Panetta: Aircraft not close to stop Libya attack
WASHINGTON (AP) -- Defense Secretary Leon Panetta is telling Congress that the military did not have armed aircraft near Libya that could have helped defend against the Sept. 11 attack on the U.S. Consulate that killed Ambassador Chris Stevens and three other Americans.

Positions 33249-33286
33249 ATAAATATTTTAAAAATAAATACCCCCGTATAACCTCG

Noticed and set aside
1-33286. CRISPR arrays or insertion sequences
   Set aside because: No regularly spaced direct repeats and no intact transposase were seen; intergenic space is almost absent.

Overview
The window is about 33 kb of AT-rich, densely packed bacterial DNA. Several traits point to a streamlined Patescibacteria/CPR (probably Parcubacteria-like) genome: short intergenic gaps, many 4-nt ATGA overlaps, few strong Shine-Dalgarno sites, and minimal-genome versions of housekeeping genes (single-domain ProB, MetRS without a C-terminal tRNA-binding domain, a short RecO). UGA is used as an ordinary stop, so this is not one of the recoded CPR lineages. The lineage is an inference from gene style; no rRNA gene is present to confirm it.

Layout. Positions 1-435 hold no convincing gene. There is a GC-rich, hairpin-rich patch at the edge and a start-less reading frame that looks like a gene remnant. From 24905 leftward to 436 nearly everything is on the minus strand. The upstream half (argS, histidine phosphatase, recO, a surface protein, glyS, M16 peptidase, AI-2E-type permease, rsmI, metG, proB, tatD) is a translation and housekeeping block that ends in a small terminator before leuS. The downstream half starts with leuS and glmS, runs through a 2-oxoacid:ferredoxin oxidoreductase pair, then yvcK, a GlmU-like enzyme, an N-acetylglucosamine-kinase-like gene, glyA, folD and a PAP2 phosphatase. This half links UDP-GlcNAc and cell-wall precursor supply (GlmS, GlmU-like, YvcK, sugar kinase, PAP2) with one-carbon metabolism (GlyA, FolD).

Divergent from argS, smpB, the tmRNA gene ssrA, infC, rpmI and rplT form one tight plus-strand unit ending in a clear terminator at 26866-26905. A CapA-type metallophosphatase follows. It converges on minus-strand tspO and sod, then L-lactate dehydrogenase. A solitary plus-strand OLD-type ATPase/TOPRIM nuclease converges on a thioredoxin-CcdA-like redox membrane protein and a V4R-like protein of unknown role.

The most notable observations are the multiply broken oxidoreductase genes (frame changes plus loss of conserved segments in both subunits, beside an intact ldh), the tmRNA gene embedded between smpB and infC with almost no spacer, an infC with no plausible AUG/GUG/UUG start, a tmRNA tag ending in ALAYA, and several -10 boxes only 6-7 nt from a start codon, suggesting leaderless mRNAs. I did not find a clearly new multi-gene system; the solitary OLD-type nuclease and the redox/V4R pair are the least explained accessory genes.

In a letter to Republican Sen. John McCain on Friday, Panetta specifically addressed the claim that the military could have dispatched armed unmanned aerial vehicles, AC-130 gunships or fighter jets to thwart the attack.
The Pentagon chief said these aircraft weren't near Benghazi and they were not an effective option.
Panetta insisted that the U.S. military did everything "they were in position" to do to respond to the attack and spared no effort save the four American lives.
The Associated Press obtained a copy of the letter.